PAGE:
(Can I just say that while I understand the Mosaic District exists to inject some edginess into the usual faceless suburban mall—and a soulful dish like this is indisputably part of the mission—it’s still not a little strange to dine in a contrived and upmarket shopping complex that uses urban tropes and symbols in order to appear less square. “District” in this case means “mall,” and although the restaurant is housed on “Glass Alley,” this alley looks an awful lot like what most people would call a “street.”)
Cauliflower with cotija cheese at Tico
My love for elote—Mexican-style corn rolled in mayo, lime, and cotija cheese—has been well-documented in this column, and now is the time to get it, while the corn is still super-sweet. This summer, Estadio has been serving the deconstructed version it always does so well, and food truck La Tingeria offers a delicious, more straightforward take. Meanwhile, the Partisan has been less successful, turning the dish into a cilantro pasta that loses any brightness and tastes more like creamed corn.
My new favorite version, though, doesn’t involve corn at all. At the loud, color-splashed small-plates spot Tico, Michael Schlow offers a riff on elote that uses cauliflower instead of cobs. Now, I know there are plenty of people who love the stuff, but I think cauliflower is one of the world’s blandest vegetables. So how has Schlow turned it into something I’ve actually become hooked on? By pan-roasting the hell out of it, until it gets a gorgeous caramelized sweetness. He then tosses it with chipotle-spiked mayo sweetened with honey, crunchy fava beans, and a handful of salty, crumbly cotija cheese.
Finally, an elote for all seasons.
Sungold tomatoes from New Morning Farm (Dupont Circle FreshFarm Market)
I’ve written about these tomatoes in the past, but it’s time for their yearly due. Perhaps more than any other seasonal ingredient, they’re the one I look forward to most. Sure, there’s nothing like a local strawberry in late May, but you can also fudge it with a pack of Driscoll’s in February.
Sadly (or maybe not) there’s no faking Sungolds. The intensely sweet cherry tomatoes typically start appearing in late July and can last through early fall. Think of the best, brightest, tomato flavor, condensed into a bite-size round. The certified organic New Morning Farm is my favorite source, especially if I’m planning to pick up the superb basil, zucchini, and yellow squash to toss together for a tweaked version of this pasta recipe. Whether added to a salad, sautéed for sauce, or, as my boyfriend prefers to do, eaten alone by the pint, nothing else tastes quite like summer.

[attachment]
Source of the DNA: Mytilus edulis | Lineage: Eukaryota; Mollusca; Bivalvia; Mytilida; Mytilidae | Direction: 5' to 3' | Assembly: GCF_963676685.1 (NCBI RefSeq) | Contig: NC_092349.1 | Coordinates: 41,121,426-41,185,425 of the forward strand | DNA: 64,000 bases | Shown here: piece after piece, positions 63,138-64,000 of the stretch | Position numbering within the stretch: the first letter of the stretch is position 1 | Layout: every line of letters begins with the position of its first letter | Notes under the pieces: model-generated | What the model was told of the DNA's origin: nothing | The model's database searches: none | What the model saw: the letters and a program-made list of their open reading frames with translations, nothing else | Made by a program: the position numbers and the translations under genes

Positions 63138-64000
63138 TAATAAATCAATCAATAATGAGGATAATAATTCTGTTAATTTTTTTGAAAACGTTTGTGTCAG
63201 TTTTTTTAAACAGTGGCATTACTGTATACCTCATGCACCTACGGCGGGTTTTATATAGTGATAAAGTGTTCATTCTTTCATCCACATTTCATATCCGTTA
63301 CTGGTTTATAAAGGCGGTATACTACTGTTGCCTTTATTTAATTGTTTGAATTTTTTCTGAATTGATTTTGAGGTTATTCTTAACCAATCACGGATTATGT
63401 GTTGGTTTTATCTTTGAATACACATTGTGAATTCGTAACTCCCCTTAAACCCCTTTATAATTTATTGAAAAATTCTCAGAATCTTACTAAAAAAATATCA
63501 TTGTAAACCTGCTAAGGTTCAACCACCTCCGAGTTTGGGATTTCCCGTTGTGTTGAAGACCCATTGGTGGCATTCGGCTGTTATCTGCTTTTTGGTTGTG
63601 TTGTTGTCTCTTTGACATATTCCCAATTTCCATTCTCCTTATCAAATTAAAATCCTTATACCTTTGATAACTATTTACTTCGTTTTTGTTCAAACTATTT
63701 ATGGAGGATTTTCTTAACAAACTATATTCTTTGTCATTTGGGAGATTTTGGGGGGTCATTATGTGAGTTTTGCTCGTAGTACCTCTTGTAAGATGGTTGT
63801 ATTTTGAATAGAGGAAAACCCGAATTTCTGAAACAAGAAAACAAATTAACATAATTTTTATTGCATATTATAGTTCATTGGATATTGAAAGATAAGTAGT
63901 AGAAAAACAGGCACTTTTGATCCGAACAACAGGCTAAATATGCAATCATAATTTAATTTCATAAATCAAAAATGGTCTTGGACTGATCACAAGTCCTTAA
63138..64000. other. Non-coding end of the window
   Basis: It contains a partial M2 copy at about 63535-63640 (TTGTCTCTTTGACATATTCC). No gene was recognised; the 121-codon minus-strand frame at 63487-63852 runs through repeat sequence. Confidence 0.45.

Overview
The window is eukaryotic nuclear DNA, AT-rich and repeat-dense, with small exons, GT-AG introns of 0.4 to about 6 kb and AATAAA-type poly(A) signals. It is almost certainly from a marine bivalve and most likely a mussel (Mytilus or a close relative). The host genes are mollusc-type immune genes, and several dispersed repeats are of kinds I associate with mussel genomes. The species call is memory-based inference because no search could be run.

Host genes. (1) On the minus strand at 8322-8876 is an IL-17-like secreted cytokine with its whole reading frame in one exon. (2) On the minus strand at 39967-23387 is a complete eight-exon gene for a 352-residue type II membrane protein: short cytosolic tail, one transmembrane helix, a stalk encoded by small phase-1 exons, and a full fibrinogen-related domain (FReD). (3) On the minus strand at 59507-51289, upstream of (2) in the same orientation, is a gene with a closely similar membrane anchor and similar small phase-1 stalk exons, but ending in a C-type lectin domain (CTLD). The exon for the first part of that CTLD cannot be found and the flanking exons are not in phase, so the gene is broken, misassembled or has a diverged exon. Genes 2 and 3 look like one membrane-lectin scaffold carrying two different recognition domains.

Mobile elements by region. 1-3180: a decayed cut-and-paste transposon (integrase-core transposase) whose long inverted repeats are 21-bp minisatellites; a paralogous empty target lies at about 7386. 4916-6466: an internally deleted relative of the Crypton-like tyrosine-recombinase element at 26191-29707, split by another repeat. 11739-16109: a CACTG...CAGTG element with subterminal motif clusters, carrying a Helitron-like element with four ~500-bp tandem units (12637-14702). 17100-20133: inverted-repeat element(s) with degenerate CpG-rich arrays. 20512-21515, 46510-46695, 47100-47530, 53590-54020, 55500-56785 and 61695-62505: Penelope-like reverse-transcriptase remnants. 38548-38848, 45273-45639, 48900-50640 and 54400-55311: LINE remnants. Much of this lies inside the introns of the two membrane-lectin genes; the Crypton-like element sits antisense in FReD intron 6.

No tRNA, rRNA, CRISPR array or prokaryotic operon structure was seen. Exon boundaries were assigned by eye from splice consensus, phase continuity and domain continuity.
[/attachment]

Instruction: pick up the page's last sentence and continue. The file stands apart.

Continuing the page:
Pollo a la brasa from Grupo Norkys (Lima, Peru)
A weeklong service trip to this bustling South American city brought me together with some fabulous cooking. Peru is known for its colorful variations on chicken, and the local chain Grupo Norkys was no exception. The bird was topped with salt and pepper as well as several traditional spices, but its juiciness and flavor stood out the most. It was conveniently halved, which made cutting into the meat easy.
There is something distinctive about the chicken from Peru. Maybe it’s the daily trips made to find the best products at local markets, maybe it’s the loving care that goes into each preparation, or maybe it’s the years of history and culture behind it. Whatever the reason, my experience at this open-air establishment solidified my belief in food being a universal language that is understood throughout the world.
Michael Schlow may be based in Boston, but the James Beard Award-winning chef has Washington ties that go beyond his newly opened South American-influenced restaurant, Tico. Schlow’s father was from DC, one of his most memorable meals was at Jean-Louis at the Watergate, and he’s looking to open another local spot (we’re keeping our fingers crossed for Italian, one of his areas of expertise). We caught up with the affable father of two, who talked about his love of Almond Joy, his mustard collection, and his trusty hangover cure.
Favorite fine-dining experience: “One was Jean-Louis at the Watergate. Three things stuck out: the foie gras course, who I was eating with (my sister and my best friend), and that it was the night Marion Barry got arrested.”
Snack: “Saint Agur cheese. In the dead of summer, a really ripe tomato with salt and pepper, a slice of Saint Agur, and some warm bread.”